As for Pearson, she says she's not going anywhere without a fight.

    "I'm not gonna let them just kick me out of here. I've been here 30 years. That's crazy."

Federal Appeals Court Affirms Conviction, 6-Year Sentence For Granite State Foreclosure Rescue Operator Who Peddled Sale Leaseback Arrangements To Financially Distressed Homeowners, Only To Leave Them Stripped Of Their Home Equity

From the Office of the U.S. Attorney (Concord, New Hampshire):
  • [T]he United States Court of Appeals for the First Circuit in Boston, Massachusetts affirmed Michael Prieto's New Hampshire conviction and 72 month sentence for committing mail fraud by organizing and managing a fraudulent mortgage rescue scheme.

    Prieto's crime grew out of the mortgage crisis in the mid and late 2000s and involved defrauding distressed homeowners out of their properties and then obtaining money by lying on subsequent mortgage applications to strip equity from these properties.
For more, see Court Of Appeals Affirms Conviction And Sentence In Mortgage Rescue Scheme.

For earlier posts on this story, see:

Thursday, February 11, 2016

Real Estate Broker Cops Plea To Swiping $199K In Escrow/Purchase Deposits From Couple For Three Properties; Defendant Committed Fleecing While On Pre-Trial Release For Unrelated Mortgage Fraud Scheme For Which He Got 11+ Years In Prison

From the Office of the U.S. Attorney (Boston, Massachusetts):
  • A former real estate broker pleaded guilty [...], in connection a scheme to defraud a couple of the deposit they paid to purchase three properties in Randolph, Roxbury and Jamaica Plain.

    Michael David Scott, 51, of Mansfield, pleaded guilty to one count of wire fraud. U.S. District Court Judge Nathaniel M. Gorton scheduled sentencing for March 25, 2016.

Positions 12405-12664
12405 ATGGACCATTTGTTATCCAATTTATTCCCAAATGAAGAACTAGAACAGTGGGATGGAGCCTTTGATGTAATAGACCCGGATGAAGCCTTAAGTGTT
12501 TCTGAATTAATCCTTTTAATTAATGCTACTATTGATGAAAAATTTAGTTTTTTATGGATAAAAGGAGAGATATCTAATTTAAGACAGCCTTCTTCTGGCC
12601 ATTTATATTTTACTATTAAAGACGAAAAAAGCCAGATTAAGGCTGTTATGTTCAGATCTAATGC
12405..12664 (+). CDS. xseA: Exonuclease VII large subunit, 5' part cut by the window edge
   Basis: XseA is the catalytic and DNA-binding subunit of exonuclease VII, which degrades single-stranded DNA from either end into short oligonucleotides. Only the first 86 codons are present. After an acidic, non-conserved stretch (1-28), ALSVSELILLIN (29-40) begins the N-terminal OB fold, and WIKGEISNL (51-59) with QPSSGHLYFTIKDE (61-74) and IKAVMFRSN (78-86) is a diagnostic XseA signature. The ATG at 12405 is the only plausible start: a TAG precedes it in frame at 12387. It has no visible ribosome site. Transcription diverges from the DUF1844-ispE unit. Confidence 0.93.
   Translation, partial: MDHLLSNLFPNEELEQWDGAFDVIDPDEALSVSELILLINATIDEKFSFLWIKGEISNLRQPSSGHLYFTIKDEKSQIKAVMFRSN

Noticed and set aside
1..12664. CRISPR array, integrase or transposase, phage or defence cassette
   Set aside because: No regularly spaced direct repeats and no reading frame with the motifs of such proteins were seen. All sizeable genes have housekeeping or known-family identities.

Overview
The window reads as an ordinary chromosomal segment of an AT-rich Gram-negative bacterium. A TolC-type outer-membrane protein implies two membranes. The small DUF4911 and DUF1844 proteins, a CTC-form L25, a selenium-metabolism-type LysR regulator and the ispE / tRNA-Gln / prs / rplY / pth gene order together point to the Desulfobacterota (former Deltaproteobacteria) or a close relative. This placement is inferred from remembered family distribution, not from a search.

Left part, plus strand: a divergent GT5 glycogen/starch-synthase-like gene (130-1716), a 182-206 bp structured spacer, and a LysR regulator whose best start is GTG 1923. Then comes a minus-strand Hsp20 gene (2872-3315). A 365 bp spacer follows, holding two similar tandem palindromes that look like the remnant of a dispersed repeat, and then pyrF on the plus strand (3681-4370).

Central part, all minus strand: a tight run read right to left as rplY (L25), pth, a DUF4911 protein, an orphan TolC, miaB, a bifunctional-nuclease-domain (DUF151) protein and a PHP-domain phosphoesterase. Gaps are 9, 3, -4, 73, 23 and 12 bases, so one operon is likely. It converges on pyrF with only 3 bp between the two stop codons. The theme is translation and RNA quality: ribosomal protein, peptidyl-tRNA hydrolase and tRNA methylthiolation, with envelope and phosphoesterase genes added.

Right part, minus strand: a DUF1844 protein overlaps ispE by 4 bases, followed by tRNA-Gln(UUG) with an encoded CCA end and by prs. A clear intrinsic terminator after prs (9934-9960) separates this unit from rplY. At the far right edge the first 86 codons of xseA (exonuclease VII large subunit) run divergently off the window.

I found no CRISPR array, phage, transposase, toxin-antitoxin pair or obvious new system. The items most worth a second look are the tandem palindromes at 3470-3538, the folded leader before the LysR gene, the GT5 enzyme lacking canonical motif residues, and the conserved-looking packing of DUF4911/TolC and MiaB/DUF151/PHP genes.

From February 2011 to October 2013, Scott fraudulently persuaded a couple to sign three Purchase & Sale Agreements to buy properties in Randolph, Roxbury and Jamaica Plain. The couple deposited $199,000 with Scott under the false promise that their funds would be held in escrow. However, Scott immediately spent the funds for his own use.

    Furthermore, Scott knew that the first property was taken off the market by the sellers, that the bank holding the mortgage had refused to approve the sale of the second property, and that he had sold the third property to someone else. Scott never informed the couple about the status of the properties, and when they tried to get a refund of their deposits, he falsely assured them their deals were still pending and refused to return their deposits.
    In a separate federal case, Scott was sentenced on November 12, 2015 to 135 months in prison in connection with a multi-year, multi-property mortgage fraud scheme in Boston. Scott was on pre-trial release in this earlier fraud case when he committed the aforementioned crimes.

Single Mom Shakes $19,500 Settlement Out Of Landlord Who Allegedly Twice Denied Her Opportunity To See Rental Apartment Because She Had Twin 4-Year Old Kids; Suspecting Discrimination, Victim Had Her Cousin Act As 'Tester' In Effort To Bag Accused Culprit

In New Britain, Connecticut, the New Britain Herald reports:
  • A city-based landlord, a property management company and a property manager agreed to pay $19,500 and advertise differently after a woman looking to rent an apartment filed a complaint with federal housing officials claiming she was discriminated against because she had children, officials with the federal Department of Housing and Urban Development said.

    The single mother of twin 4-year-old boys filed a complaint under HUD’s Fair Housing Initiatives Program after she was twice denied the opportunity to see a two-bedroom unit at Greenview Apartments at 123 Green St. last year. The woman’s identity was not revealed in HUD documents.